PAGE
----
In about a year, only the fan bases from Florida, Temple and BC will understand this video.
In an effort to keep my blood pressure from elevating to dangerous levels, I’ve avoided the final word on Steve Addazio until now.
Before Matt Rhule takes over on the first day of spring practice (it’s now three weeks away), though, I think it’s a useful exercise to put the Steve Addazio Era to rest.
Although he wasn’t my first choice then (Bruce Arians was), I liked Steve Addazio when I got to know him at Temple.
I had a long talk with him in New York City and he gave me some good stuff and asked me not to use it and I kept both my mouth and laptop shut. In any meeting with Temple alumni, he had us all ready to strap on the pads. Vitamin A was that addictive. There was much to like.
He was 51, but had the vim and vigor of a 21-year-old.
Matt Rhule in today’s Morning Call
Keith Groller of The Morning Call wrote this great story on Matt Rhule that appeared in today’s paper. For this cool bumper sticker above and to support Temple Football Forever, anyone who contributes at least $20 via the pay pal donation option on the sidebar (in the Support TFF section) or $20 to the address (in the help TFF afford a pair of shoes section) gets it exactly as it appears above (3 inches high, 11 inches wide). Please allow two weeks for pay pal orders and one month for postal orders. Thanks.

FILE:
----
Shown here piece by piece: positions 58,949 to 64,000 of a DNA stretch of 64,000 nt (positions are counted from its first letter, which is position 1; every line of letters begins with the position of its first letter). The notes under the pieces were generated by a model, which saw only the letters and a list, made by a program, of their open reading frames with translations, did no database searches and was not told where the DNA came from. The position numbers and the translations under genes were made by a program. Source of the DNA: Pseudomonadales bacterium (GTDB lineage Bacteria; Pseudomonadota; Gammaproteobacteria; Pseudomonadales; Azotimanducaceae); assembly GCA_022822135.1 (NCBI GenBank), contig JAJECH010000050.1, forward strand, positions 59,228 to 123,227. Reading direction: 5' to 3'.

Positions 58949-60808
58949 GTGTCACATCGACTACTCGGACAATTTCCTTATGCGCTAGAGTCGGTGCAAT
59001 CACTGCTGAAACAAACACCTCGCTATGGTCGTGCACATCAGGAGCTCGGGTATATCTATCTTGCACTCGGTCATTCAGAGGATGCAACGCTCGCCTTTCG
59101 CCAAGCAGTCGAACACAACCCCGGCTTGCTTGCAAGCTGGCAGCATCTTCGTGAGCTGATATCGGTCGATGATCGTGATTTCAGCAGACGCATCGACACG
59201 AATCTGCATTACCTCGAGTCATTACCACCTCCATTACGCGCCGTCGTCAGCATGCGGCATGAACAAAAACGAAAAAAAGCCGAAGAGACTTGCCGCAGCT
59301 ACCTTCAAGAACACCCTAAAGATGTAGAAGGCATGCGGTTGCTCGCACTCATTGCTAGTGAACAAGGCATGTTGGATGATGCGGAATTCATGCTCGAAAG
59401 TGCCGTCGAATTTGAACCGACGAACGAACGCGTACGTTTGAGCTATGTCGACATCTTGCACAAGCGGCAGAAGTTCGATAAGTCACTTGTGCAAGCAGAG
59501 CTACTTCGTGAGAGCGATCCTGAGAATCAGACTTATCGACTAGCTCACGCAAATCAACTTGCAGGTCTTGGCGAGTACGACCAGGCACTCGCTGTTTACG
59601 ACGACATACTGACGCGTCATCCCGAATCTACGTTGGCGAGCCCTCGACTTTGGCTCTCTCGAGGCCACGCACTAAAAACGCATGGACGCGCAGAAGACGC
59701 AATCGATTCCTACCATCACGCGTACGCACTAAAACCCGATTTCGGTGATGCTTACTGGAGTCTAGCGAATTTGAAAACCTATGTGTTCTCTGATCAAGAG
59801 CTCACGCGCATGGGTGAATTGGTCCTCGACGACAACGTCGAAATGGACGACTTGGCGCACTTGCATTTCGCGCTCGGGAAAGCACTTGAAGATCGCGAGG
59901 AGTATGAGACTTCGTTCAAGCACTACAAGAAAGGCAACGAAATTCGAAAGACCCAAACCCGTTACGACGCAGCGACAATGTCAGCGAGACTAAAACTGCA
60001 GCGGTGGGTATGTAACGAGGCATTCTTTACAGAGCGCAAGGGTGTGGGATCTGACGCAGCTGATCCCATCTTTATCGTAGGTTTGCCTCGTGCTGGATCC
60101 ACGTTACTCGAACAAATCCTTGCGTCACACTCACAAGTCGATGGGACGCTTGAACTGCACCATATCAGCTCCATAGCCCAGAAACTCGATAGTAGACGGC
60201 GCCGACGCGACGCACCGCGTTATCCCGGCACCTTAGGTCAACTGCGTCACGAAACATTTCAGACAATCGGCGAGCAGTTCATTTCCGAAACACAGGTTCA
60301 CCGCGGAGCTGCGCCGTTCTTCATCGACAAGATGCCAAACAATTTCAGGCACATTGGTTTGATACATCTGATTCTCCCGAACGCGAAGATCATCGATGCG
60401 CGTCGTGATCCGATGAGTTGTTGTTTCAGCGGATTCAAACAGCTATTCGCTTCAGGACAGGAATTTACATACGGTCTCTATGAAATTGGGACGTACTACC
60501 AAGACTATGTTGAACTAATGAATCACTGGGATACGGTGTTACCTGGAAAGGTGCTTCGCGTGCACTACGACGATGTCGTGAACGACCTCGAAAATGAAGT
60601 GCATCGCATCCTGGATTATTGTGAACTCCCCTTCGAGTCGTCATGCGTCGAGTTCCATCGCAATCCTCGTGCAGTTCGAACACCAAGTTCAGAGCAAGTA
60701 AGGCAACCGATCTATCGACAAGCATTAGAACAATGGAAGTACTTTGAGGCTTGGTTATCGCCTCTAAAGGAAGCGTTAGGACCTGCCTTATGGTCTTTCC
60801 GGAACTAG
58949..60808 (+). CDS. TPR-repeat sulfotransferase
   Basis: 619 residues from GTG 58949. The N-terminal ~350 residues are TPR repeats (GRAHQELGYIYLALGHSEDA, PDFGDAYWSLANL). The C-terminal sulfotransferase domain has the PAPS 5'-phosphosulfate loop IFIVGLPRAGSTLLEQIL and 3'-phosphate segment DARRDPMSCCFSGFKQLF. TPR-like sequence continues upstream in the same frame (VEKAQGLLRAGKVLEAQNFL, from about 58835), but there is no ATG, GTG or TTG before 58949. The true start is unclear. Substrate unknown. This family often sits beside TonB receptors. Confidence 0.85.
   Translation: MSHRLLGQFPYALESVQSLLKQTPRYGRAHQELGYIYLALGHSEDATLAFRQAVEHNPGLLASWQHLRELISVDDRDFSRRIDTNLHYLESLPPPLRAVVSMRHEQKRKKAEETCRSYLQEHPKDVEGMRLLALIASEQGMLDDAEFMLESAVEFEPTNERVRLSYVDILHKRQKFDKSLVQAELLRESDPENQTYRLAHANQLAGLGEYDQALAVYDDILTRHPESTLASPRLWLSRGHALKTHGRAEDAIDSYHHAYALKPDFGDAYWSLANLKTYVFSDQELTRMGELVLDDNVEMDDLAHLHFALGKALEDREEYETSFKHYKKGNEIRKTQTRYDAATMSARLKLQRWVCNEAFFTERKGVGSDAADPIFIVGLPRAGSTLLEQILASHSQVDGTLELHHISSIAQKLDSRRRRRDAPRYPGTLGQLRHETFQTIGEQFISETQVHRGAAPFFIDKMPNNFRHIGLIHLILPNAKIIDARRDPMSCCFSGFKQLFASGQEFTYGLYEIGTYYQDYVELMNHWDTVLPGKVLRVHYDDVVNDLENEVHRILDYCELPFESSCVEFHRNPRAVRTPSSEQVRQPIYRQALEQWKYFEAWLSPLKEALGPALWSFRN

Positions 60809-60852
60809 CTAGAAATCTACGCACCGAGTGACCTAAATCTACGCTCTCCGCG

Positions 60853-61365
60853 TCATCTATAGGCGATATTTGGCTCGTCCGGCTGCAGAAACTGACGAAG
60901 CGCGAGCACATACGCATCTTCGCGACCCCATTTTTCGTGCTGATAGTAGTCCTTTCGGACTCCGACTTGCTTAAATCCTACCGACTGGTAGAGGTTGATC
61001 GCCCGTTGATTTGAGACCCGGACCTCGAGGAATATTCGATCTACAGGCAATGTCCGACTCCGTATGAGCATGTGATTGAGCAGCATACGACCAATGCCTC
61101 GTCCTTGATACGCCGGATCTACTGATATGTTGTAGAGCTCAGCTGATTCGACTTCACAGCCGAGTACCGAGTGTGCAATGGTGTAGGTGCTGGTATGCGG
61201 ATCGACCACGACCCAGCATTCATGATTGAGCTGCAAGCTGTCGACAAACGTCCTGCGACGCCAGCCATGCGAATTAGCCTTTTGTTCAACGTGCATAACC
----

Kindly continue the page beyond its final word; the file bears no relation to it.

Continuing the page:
He was “National Recruiter of the Year” not once but three times and I thought this was just the kind of guy Temple needed. I could easily envision a recruit putting down Penn State hat, an Alabama hat and putting on a Temple one on ESPNU under Addazio’s watch (if you don’t think that’s possible, the same thing happened for a New Mexico football recruit two years ago).
On the day Addazio was hired, a Florida fan emailed me the video above and warned me about Addazio. He told me the firesteveaddazio.com website was available if I wanted it.
I dismissed it as poppycock.
I’d like to apologize to that fan today.
Everything Hitler, err that Florida fan, said about Addazio’s one-dimensional, hare-brained, offensive scheme turned out to be true in 2012.
He turned an explosive, otherwise productive, quarterback in the 2011 season into a caretaker of a Woody Hayes’-type, run-first, scheme. Chris Coyer was limited to handing off on almost all first and second downs and that’s an offensive recipe for disaster. After pounding his head against a brick wall for most of four quarters against UConn, Addazio was forced to unleash Coyer in a two-minute drill that won the game.
Did he learn a lesson that would carry over to the rest of the year?
|Not surprisingly, confidence in Daz’s future waning.|
Truth is, Addazio is a stubborn former offensive lineman who always wants to run the ball. He was that way at Florida and (sans Scot Loeffler’s one year as OC) was that way at Temple and probably will be that way at BC.
After that UConn win, he went back to pounding his head against the wall and about 20,000 of my fellow Temple fans joined him.
Now we can get back to watching football.
There’s a lot we don’t know about Matt Rhule but he does believe in making defenses defend the whole field and, for that alone, we know he will do a better job that Daz did.
My blood pressure will be better off now that Daz is gone and hopefully that means my life expectancy has just been extended by a couple of years.